With Misophonia, Be Prepared, Not Scared

be prepared not scared

I was invited to go to several upcoming events. There will be triggers at all of them. One of these events is inside a restaurant with a large group of people – luckily chewing is not a trigger for me, but even still, I think I would say yes to this invitation. After several years of avoiding my life and allowing Misophonia to keep me from what I enjoy, I have finally decided that it’s not worth it to live my life in fear. So, after much deliberation I have made the decision that being anxious about the what if is not going to help me live a fulfilling life. Instead of being scared, it’s important to be prepared.

 

Know there will be triggers but that they’re not fatal

Even though Misophonia is over-whelming and exhausting, it’s not going to kill you. The pain you are feeling is going to end. Eventually you will be back home in your bed. It is not forever.

Come prepared

Bring your headphones, earplugs, and sunglasses (if these help your visual triggers) and know that you have them with you. Give yourself permission to use them. Don’t try to ‘play through the pain’, it’s okay to help yourself!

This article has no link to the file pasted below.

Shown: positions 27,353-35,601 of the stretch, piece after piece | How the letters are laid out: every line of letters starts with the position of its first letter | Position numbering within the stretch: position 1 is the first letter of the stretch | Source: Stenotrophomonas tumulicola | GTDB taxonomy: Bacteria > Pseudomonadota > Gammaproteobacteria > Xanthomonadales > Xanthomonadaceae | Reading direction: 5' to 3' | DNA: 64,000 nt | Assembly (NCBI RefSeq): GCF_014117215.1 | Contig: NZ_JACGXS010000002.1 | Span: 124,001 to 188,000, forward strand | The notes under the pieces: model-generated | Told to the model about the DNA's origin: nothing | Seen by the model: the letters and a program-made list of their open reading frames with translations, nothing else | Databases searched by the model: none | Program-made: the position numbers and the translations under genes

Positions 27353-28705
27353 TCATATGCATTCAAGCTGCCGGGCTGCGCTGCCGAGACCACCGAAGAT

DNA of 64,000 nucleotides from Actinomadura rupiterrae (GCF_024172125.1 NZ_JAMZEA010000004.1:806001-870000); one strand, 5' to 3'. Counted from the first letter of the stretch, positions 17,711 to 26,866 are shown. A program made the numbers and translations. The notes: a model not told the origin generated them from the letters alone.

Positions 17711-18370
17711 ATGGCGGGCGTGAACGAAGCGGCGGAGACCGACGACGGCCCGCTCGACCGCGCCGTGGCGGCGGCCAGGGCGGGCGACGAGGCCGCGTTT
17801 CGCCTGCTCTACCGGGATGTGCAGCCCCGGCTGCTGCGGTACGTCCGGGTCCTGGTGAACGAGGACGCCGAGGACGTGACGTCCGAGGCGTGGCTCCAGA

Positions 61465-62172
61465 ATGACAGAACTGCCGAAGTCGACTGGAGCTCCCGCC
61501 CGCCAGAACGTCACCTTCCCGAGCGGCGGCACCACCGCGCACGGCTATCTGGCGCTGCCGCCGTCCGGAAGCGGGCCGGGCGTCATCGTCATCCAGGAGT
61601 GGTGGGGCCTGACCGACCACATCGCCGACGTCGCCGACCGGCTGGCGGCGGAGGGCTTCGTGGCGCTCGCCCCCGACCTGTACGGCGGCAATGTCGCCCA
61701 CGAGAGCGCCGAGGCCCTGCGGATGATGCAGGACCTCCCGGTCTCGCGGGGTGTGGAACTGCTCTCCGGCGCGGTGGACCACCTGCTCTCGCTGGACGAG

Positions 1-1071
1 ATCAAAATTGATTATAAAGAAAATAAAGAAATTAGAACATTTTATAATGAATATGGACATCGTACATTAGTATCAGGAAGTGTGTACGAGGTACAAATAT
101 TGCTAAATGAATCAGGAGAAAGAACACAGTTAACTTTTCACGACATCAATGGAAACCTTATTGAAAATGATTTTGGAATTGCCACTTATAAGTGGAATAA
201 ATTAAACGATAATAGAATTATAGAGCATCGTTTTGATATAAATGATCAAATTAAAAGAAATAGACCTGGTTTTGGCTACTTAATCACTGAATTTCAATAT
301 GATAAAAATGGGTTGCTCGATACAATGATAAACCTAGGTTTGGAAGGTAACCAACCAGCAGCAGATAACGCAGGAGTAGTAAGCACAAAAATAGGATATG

Take breaks if you must

Go to the restroom. Take a walk-break (like a smoke break with no smoking). Walking away from the situation helps you to reset your sensory system. When you come back it can be easier to handle the triggers.

Don’t over-do it

Try to plan social events so that you’re not doing too many at once. Went to the movies Friday night? It’s probably not wise to wake up Saturday morning to go to a breakfast brunch when you’re still taxed from the night before. Say no to some engagements so that you can enjoy the ones you go to more.

Go with people who understand

Going to social events with people who understand Misophonia can be much easier than having to explain to a new acquaintance why you look so miserable. Try not to feel guilty for ‘spoiling the fun’ by going out with friends and family who want the best for you – and who are happy to enjoy the good moments as they come. Sometimes friends and family are better at identifying ways to calm you down when you’re lost in fight/flight/freeze.

 

While Misophonia is hard to live with, that does not mean that you have to say no to everything that you once enjoyed. While staying at home, headphones on, is certainly trigger-free, it’s not necessarily the best way to live your life. By preparing in advance and knowing that yes, there might be triggers, but you’re going to be okay, you can start to find ways to have fun and enjoy new activities.

Looking for more information on misophonia? Consider attending our workshops at Misophoniaeducation.com

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What is Misophonia Education?

Misophonia from a Social Worker’s Perspective

Is My Misophonic Child Safe?

3 comments

Lauri Ludeman July 21, 2019 - 7:20 pm

Outstanding!!! So very true!!! This made my day 🙂

Shaylynn Hayes July 21, 2019 - 7:34 pm

Awe, thank you! I appreciate it!

David July 23, 2019 - 12:54 pm

Well done. The only thing I would add is, have an escape plan so you always have the option to leave.

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